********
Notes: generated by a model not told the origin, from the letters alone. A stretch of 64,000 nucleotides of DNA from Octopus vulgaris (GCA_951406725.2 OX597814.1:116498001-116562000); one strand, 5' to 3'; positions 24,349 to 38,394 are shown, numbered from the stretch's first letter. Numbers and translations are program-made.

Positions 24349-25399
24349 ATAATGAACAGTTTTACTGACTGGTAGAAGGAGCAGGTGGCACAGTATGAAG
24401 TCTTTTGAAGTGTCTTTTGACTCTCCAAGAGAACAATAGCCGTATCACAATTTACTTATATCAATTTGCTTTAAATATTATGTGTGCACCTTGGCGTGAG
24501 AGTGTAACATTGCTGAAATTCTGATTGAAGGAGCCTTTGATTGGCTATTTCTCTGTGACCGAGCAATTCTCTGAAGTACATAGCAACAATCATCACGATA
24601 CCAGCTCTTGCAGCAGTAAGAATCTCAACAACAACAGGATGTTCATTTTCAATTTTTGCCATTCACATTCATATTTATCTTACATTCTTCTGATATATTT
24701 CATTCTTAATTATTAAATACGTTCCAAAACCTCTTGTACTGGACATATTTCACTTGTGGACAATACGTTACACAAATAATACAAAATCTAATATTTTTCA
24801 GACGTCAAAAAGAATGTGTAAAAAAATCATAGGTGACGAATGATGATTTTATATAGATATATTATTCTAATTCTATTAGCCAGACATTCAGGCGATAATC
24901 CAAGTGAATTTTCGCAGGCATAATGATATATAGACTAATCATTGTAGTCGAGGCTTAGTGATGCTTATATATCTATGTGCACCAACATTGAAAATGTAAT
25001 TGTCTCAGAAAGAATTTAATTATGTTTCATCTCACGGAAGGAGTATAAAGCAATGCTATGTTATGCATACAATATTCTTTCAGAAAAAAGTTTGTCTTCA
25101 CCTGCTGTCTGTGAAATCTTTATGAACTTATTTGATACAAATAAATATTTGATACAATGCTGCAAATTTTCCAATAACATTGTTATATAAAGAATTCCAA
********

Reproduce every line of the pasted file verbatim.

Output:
Notes: generated by a model not told the origin, from the letters alone. A stretch of 64,000 nucleotides of DNA from Octopus vulgaris (GCA_951406725.2 OX597814.1:116498001-116562000); one strand, 5' to 3'; positions 24,349 to 38,394 are shown, numbered from the stretch's first letter. Numbers and translations are program-made.

Positions 24349-25399
24349 ATAATGAACAGTTTTACTGACTGGTAGAAGGAGCAGGTGGCACAGTATGAAG
24401 TCTTTTGAAGTGTCTTTTGACTCTCCAAGAGAACAATAGCCGTATCACAATTTACTTATATCAATTTGCTTTAAATATTATGTGTGCACCTTGGCGTGAG
24501 AGTGTAACATTGCTGAAATTCTGATTGAAGGAGCCTTTGATTGGCTATTTCTCTGTGACCGAGCAATTCTCTGAAGTACATAGCAACAATCATCACGATA
24601 CCAGCTCTTGCAGCAGTAAGAATCTCAACAACAACAGGATGTTCATTTTCAATTTTTGCCATTCACATTCATATTTATCTTACATTCTTCTGATATATTT
24701 CATTCTTAATTATTAAATACGTTCCAAAACCTCTTGTACTGGACATATTTCACTTGTGGACAATACGTTACACAAATAATACAAAATCTAATATTTTTCA
24801 GACGTCAAAAAGAATGTGTAAAAAAATCATAGGTGACGAATGATGATTTTATATAGATATATTATTCTAATTCTATTAGCCAGACATTCAGGCGATAATC
24901 CAAGTGAATTTTCGCAGGCATAATGATATATAGACTAATCATTGTAGTCGAGGCTTAGTGATGCTTATATATCTATGTGCACCAACATTGAAAATGTAAT
25001 TGTCTCAGAAAGAATTTAATTATGTTTCATCTCACGGAAGGAGTATAAAGCAATGCTATGTTATGCATACAATATTCTTTCAGAAAAAAGTTTGTCTTCA
25101 CCTGCTGTCTGTGAAATCTTTATGAACTTATTTGATACAAATAAATATTTGATACAATGCTGCAAATTTTCCAATAACATTGTTATATAAAGAATTCCAA